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Washington D.C. Will Arrest Tourists With Empty Gun Shells

Pro-gun journalist Emily Miller, of the Washington Times, has written a new book in which she claims that Washington D.C. police will arrest tourists and other non-residents traveling with used bullet or shotgun casings.

In her book "Emily Gets Her Gun... But Obama Wants to Take Yours," Miller writes: "Empty shell casings are considered ammunition in Washington, D.C., so they are illegal to possess unless you are a resident and have a gun registration certificate."

Miller (pictured) told that Washington D.C. police are "under orders to arrest tourists or other legal gun owners from out of state who wouldn't think to empty brass and plastic from their cars or pockets."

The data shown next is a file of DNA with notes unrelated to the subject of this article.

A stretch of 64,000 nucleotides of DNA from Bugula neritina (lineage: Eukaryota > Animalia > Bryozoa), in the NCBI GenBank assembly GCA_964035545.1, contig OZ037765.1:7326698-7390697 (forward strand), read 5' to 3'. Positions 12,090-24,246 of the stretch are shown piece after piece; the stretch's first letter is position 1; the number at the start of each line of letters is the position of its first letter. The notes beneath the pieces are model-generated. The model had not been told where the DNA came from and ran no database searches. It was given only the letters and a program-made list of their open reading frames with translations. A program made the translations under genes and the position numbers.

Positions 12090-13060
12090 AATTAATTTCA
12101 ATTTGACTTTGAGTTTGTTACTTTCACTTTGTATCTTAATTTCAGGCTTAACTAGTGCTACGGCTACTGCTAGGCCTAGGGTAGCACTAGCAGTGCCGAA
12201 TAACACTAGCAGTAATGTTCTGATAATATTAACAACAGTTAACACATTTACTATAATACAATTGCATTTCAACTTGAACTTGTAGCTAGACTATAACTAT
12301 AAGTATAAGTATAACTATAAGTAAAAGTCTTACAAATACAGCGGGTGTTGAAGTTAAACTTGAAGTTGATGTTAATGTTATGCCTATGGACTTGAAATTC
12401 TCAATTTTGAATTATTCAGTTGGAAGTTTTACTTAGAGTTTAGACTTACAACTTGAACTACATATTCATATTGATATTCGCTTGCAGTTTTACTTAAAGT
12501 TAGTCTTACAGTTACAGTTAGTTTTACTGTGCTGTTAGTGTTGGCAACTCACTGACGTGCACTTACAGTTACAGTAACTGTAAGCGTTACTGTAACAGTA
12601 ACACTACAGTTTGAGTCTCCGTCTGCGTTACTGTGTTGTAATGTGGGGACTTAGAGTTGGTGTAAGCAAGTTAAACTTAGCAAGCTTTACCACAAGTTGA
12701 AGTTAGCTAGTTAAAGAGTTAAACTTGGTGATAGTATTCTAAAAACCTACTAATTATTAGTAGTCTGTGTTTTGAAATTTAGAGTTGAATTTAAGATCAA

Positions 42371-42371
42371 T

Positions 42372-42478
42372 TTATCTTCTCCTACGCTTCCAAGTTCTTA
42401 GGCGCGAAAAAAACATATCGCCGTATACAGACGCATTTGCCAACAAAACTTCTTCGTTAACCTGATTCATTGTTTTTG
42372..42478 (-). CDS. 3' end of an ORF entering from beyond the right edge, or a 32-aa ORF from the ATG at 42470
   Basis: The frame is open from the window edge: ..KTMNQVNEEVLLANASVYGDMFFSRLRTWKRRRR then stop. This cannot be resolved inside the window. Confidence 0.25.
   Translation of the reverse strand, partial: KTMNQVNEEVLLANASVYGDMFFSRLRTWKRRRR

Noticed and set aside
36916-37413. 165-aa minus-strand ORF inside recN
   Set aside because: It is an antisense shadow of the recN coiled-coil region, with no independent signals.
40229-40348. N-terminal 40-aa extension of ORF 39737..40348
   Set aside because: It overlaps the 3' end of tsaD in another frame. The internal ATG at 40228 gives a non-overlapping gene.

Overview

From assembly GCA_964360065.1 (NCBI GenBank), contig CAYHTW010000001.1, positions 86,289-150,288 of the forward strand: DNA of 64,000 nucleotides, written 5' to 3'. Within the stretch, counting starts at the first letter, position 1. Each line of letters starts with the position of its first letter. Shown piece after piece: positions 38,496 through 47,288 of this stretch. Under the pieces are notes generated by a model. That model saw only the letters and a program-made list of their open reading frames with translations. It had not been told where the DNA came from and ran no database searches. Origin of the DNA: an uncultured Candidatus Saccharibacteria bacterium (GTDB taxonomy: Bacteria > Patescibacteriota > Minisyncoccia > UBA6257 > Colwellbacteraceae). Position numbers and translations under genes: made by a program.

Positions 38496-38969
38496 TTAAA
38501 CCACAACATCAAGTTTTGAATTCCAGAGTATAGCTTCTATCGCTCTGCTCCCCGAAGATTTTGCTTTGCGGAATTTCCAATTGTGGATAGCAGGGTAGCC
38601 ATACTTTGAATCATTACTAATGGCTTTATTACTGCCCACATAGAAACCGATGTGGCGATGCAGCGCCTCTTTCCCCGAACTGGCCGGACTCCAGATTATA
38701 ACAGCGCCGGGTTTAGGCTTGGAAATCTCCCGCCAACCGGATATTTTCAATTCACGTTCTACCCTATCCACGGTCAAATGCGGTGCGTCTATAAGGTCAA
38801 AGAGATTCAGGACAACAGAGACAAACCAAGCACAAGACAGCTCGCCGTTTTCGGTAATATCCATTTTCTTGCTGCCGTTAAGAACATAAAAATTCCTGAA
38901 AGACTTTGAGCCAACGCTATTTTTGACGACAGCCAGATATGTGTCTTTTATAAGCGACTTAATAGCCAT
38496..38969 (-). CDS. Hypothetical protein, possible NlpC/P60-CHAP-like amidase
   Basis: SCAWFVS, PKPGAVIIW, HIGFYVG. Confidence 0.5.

She claims that D.C. police gave her a July 2012 police advisory that instructs officers not to arrest D.C. residents who have spent shells and their gun registration certificates.

The July 2012 police advisory reportedly states: "In order to comply with the law, the cartridge case should be stored so it is not accessible from the from the passenger compartment and the driver is, in fact violating the law and could be placed under arrest for this action."

"A brass candlestick can do more harm than an empty brass casing. I often have empty casings in my bags and clothes from when they fly off at the range, or as souvenirs," Miller writes in her book.



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